My recap and take on last night's Season 4 premiere of Castle is now live at Criminal Element. Head on over and have a read, see if you agree with me that the show about a writer who tags along with NYC homicide detectives just gets better and better.
(Now that it has been eight years since I wrote this, I'm cross-posting the text here, in case the Criminal Element link disappears.)
Last spring, when I wrote about the Season 3 finale of Castle, I spoke of Kate Beckett’s heart and how it is her journey that has the most traction in this series, that, from a certain point of view, the show about a writer who tags along with New York City detectives is really about a daughter who lost her mother in a murder. Little did we know that it would be Beckett’s literal heart that stopped because of a sniper’s bullet.
For those of y’all who might’ve forgotten how last season ended—as if!—Detective Kate Beckett (Stana Katic) had her life torn asunder. She lost her commanding officer, Roy Montgomery (Ruben Santiago-Hudson) as he gave his life to save hers. At Captain Montgomery’s memorial service, standing by her side as she spoke the eulogy, was Richard Castle (Nathan Fillion). He looked on with somber fortitude at the burden he saw Beckett carry, and saw the flash of a sniper’s scope mere seconds before a bullet tore through her body. He was too late to protect her. Castle cradled the wounded, bleeding Beckett and, fearing she’ll die without knowing the truth, professed his love for her.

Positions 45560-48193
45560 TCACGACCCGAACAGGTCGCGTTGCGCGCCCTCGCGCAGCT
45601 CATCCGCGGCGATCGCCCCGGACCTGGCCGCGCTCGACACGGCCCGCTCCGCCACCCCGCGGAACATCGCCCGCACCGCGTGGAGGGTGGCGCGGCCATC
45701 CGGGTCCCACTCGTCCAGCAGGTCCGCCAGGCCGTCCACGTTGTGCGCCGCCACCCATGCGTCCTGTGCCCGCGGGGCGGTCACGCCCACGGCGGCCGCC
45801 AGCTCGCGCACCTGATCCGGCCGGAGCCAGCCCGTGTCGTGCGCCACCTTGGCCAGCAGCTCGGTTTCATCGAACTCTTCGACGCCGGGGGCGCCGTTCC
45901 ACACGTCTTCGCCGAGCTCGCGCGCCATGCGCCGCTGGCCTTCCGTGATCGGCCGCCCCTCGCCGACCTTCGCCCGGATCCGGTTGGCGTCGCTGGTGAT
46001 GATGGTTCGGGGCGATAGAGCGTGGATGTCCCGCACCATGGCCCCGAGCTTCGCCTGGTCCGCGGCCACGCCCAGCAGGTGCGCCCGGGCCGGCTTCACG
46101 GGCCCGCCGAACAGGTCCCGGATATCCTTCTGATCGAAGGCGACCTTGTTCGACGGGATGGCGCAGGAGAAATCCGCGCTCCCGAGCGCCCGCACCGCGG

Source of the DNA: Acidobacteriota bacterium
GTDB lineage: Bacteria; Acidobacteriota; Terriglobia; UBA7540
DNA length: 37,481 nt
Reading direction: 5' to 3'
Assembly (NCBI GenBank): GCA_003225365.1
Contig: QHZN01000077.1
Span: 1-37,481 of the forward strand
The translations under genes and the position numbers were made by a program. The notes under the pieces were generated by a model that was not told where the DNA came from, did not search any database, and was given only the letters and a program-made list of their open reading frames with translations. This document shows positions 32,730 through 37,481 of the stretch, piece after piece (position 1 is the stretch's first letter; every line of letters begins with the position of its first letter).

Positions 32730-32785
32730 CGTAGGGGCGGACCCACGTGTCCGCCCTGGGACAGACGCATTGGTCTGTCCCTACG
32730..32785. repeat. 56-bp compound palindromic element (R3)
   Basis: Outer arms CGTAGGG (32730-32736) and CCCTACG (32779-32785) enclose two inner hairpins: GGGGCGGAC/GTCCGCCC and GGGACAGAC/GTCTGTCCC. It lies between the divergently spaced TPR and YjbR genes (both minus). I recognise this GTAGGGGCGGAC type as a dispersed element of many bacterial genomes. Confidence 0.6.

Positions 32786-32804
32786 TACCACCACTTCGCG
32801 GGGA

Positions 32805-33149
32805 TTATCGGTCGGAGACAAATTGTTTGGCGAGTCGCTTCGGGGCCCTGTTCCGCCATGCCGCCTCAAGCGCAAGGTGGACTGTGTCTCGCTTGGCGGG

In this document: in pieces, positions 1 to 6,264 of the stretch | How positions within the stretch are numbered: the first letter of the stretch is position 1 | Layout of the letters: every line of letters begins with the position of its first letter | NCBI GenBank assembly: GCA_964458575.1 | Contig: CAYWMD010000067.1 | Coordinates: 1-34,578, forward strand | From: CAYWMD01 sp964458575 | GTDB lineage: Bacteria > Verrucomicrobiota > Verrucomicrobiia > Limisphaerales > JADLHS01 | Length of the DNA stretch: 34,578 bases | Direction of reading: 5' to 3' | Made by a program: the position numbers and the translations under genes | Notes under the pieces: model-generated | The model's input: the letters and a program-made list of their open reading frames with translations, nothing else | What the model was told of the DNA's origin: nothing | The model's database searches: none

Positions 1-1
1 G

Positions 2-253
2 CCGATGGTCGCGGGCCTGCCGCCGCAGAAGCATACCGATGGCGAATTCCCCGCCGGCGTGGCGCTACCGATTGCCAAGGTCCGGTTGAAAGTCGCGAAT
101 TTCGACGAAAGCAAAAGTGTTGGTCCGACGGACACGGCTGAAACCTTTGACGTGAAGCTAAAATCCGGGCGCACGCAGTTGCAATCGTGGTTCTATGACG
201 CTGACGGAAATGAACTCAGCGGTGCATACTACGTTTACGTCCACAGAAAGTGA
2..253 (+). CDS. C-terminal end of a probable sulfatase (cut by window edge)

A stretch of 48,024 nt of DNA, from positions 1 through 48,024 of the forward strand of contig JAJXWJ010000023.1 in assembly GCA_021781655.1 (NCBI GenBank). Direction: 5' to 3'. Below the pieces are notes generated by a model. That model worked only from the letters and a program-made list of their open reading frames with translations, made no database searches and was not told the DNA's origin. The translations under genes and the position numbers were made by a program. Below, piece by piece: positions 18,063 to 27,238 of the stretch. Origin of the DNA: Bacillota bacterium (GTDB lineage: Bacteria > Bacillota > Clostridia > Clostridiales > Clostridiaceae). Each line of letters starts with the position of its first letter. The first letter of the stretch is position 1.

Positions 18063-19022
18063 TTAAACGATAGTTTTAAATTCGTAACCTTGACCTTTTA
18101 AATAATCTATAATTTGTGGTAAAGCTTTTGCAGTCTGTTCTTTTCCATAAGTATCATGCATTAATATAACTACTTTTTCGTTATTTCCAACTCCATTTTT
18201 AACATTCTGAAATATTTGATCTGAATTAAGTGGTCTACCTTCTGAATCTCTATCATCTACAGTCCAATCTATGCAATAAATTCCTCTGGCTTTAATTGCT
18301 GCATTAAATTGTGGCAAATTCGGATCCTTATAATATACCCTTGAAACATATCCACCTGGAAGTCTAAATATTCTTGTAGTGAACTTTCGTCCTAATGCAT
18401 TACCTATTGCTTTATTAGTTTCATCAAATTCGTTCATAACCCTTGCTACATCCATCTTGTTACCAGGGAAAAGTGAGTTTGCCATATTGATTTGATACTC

Viewers were left with only one real question. No, it wasn’t “Would Beckett die?” C’mon. That was never in doubt. The question I’m talking about is this: Did she hear him say those words? Judging from the way Katic played the scene—with Beckett’s eyes glazing over—you just didn’t know.
The premiere last night, “Rise,” started where all good premieres start: minutes after the finale. I always wonder: do they film these scenes at the same time as the finale and just pray no one leaks images on the internet? Nonetheless, even though we know Beckett will survive, good editing tricks give us pause. Beckett’s gurney blasts through the door, her best friend and medical examiner, Lanie Parish (Tamala Jones), atop her, administering CPR. In what would prove the first of many great lines of the episode, Parish doesn’t move when the ER doctors tell her to get out of the way. “That’s my friend,” she cries. “Then let us save her life,” replies the doctor.